|Mission duration||Planned: 13 years;|
Achieved: 17 years
|Spacecraft type||SSL 1300HL|
|Launch mass||4,685.0 kg (10,328.7 lb)|
|Dry mass||1,973.0 kg (4,349.7 lb)|
|Start of mission|
|Launch date||February 15, 2003, 07:00UTC|
|Rocket||Ariane 44L H10-3|
|Launch site||Kourou ELA-2|
|End of mission|
|Deactivated||2 April 2020 |
|Semi-major axis||42,164.0 km (26,199.5 mi)|
|Perigee altitude||35,775.1 km (22,229.6 mi)|
|Apogee altitude||35,812.9 km (22,253.1 mi)|
|Epoch||May 23, 2017|
|Band||72 C band and 23 Ku band|
|Coverage area||Africa, Australia, Europe, India, Russia|
|EIRP||36-48 dBW (C band) 53 dBW (Ku band)|
Intelsat 907 (or IS-907) was a communications satellite operated by Intelsat.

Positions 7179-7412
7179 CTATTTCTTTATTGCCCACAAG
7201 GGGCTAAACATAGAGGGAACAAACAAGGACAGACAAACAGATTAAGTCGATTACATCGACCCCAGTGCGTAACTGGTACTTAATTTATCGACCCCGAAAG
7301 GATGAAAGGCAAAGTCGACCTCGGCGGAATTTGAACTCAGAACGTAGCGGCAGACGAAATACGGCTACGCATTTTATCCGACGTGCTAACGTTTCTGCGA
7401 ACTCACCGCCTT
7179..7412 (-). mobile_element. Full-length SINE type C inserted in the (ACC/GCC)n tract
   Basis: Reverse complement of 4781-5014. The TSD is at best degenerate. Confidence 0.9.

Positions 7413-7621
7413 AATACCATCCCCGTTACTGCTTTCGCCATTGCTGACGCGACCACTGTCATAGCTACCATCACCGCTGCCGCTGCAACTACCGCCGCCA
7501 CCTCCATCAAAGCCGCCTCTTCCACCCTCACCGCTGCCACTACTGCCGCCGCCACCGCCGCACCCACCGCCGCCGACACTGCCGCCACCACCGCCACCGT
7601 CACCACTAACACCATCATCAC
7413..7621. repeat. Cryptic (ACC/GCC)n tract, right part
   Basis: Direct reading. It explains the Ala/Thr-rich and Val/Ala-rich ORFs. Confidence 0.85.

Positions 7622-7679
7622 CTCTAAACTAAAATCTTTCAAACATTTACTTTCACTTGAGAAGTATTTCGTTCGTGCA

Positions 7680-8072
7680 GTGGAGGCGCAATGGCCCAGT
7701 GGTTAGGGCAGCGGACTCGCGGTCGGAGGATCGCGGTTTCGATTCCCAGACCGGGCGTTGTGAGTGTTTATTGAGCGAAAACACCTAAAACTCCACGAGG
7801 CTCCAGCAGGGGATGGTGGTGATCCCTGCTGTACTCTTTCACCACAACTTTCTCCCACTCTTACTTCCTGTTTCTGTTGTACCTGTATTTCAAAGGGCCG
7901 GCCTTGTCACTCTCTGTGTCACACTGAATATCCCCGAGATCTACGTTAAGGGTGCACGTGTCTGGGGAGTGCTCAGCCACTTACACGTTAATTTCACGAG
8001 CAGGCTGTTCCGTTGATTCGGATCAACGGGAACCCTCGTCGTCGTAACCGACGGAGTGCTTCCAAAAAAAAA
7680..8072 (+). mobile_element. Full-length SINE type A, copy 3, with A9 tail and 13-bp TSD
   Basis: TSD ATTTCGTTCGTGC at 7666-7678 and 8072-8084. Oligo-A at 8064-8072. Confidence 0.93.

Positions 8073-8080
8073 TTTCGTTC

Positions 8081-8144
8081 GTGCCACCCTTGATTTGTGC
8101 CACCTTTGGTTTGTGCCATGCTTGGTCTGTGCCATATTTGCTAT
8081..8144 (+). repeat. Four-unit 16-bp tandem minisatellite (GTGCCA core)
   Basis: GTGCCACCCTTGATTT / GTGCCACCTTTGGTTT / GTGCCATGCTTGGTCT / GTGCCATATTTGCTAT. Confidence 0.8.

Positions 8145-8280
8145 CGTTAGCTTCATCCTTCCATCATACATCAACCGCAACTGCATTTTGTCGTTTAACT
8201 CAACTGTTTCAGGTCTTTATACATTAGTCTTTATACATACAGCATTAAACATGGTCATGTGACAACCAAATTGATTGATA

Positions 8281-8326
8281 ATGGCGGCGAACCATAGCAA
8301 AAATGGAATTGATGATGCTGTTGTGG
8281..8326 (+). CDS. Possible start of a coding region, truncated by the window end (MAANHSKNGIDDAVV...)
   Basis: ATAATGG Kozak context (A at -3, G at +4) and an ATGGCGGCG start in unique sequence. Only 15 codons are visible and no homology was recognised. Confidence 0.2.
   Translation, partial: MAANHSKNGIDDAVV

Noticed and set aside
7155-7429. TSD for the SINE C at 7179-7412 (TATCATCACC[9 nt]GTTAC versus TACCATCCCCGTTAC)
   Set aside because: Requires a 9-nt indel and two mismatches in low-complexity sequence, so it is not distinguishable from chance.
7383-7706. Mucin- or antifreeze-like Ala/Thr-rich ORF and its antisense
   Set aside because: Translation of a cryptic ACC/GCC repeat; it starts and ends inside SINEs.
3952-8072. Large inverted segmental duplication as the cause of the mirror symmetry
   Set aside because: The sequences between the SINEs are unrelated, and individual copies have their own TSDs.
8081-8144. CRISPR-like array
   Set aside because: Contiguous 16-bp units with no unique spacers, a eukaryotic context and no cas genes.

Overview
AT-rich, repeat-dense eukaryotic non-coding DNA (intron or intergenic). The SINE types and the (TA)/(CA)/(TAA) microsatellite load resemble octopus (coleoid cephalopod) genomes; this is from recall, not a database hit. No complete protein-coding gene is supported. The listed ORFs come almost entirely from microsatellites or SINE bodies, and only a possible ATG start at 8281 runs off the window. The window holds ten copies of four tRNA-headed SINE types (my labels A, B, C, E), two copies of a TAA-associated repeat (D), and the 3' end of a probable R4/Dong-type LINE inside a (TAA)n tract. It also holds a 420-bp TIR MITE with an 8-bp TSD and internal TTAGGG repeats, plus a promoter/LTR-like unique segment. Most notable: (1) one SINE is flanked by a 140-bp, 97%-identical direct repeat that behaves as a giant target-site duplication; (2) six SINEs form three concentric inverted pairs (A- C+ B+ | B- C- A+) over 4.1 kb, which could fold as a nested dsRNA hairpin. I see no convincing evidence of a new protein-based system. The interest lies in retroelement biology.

Intelsat 907 was launched by an Ariane 4 rocket from Guiana Space Centre, French Guiana, at 06:44 UTC on February 15, 2003.
The 4.7 tonne spacecraft provided data-relay among installations in North America, South America, Western Europe and Africa through its array of C band and Ku band transponders after parking over 27.5 degrees west longitude. It replaced the aging Intelsat 605.
On 2 April 2020, the Intelsat 907 was replaced by the Intelsat 901 satellite. Before this, Intelsat 901 had been taken out of operation (having operated for about 18 years in another orbital slot) and moved into graveyard orbit where it docked with Mission Extension Vehicle-1 (MEV-1), a satellite service craft. MEV-1 then took responsibility of propulsion and attitude control of the satellite pair. The satellites then descended back to geostationary arc, where Intelsat 901 then replaced Intelsat 907's communications responsibilities. Intelsat 901 took over from Intelsat 907 on 2 April 2020. It is expected that the Intelsat 901 will operate for five more years, after which MEV-1 will again raise it to graveyard orbit for decommissioning.